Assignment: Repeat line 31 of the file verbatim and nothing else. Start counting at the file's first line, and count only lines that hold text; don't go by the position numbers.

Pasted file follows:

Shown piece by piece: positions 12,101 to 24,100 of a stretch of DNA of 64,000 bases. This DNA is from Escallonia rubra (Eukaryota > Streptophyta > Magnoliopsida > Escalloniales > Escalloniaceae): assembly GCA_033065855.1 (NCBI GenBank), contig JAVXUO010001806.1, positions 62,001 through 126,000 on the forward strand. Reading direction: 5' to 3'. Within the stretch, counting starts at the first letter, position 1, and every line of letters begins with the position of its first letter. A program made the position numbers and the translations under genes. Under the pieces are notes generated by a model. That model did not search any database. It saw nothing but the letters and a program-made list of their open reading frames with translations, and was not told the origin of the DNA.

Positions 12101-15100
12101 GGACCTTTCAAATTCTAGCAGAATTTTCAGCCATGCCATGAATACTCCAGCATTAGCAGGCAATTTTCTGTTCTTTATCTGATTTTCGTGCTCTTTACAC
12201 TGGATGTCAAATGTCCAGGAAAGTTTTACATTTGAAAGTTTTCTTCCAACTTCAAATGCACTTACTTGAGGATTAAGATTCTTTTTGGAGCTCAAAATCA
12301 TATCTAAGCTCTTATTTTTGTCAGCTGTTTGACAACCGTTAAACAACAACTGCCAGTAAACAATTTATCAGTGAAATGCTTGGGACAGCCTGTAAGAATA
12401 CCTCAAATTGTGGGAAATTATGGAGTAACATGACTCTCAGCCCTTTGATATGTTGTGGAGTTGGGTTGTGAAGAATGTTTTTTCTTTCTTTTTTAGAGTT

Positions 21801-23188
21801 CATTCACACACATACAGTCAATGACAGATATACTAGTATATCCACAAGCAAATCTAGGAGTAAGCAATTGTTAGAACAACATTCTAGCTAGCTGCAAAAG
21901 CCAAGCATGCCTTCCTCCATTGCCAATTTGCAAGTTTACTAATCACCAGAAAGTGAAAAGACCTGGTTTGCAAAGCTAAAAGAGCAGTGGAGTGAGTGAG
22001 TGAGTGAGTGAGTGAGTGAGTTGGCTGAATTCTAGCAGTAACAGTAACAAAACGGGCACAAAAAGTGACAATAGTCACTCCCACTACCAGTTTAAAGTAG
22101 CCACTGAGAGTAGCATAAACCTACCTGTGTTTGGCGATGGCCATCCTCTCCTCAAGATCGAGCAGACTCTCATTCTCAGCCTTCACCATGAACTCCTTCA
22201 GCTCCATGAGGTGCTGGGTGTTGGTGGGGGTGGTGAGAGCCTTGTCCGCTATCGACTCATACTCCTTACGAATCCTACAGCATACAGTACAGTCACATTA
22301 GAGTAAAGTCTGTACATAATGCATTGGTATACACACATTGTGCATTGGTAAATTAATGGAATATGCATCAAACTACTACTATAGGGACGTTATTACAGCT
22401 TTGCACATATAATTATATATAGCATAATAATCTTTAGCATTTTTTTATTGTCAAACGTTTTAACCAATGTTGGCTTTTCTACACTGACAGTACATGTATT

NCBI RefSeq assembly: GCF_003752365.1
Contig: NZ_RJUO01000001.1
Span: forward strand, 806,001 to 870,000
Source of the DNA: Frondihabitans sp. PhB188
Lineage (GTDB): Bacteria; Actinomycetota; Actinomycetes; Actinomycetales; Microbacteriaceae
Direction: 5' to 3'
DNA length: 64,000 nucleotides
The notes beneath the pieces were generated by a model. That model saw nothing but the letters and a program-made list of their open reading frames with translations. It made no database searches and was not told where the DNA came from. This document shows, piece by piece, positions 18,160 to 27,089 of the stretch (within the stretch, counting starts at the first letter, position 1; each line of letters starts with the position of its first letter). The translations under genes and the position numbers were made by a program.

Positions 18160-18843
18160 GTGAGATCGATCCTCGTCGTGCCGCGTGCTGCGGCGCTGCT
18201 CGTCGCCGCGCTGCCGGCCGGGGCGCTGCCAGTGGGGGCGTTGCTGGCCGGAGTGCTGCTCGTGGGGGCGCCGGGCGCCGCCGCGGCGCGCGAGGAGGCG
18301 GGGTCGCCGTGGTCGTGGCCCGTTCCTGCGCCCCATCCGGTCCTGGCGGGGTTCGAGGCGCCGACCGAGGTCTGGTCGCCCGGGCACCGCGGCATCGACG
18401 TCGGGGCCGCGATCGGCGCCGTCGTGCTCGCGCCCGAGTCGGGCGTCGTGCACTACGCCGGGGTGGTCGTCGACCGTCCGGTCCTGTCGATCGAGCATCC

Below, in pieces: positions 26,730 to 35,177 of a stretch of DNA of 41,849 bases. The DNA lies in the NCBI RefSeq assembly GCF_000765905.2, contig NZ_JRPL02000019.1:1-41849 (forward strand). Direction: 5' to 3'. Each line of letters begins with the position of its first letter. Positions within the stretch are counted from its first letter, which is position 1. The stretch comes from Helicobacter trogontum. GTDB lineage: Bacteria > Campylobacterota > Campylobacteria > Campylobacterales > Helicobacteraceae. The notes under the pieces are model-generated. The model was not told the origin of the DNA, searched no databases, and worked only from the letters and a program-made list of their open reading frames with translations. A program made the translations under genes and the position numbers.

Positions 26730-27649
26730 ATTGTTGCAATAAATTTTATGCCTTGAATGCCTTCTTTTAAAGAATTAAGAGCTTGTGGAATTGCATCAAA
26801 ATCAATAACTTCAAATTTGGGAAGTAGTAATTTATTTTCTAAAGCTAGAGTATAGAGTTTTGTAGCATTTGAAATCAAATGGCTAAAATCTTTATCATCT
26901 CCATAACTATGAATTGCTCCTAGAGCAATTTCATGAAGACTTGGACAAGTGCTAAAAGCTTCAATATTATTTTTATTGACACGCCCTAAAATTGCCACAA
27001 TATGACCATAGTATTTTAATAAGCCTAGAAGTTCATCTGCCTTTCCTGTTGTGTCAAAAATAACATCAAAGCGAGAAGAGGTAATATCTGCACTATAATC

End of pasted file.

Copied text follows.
26801 ATCAATAACTTCAAATTTGGGAAGTAGTAATTTATTTTCTAAAGCTAGAGTATAGAGTTTTGTAGCATTTGAAATCAAATGGCTAAAATCTTTATCATCT